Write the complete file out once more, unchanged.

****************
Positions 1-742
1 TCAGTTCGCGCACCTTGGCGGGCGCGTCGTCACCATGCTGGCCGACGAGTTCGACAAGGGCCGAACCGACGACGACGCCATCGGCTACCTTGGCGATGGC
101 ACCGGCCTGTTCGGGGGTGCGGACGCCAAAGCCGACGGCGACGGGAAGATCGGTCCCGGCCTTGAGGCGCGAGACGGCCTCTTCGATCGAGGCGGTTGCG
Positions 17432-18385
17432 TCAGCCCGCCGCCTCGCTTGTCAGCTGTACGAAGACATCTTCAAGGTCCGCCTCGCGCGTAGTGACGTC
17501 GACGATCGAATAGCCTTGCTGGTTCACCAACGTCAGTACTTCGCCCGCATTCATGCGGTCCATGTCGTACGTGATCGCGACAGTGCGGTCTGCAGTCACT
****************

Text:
Positions 1-742
1 TCAGTTCGCGCACCTTGGCGGGCGCGTCGTCACCATGCTGGCCGACGAGTTCGACAAGGGCCGAACCGACGACGACGCCATCGGCTACCTTGGCGATGGC
101 ACCGGCCTGTTCGGGGGTGCGGACGCCAAAGCCGACGGCGACGGGAAGATCGGTCCCGGCCTTGAGGCGCGAGACGGCCTCTTCGATCGAGGCGGTTGCG
Positions 17432-18385
17432 TCAGCCCGCCGCCTCGCTTGTCAGCTGTACGAAGACATCTTCAAGGTCCGCCTCGCGCGTAGTGACGTC
17501 GACGATCGAATAGCCTTGCTGGTTCACCAACGTCAGTACTTCGCCCGCATTCATGCGGTCCATGTCGTACGTGATCGCGACAGTGCGGTCTGCAGTCACT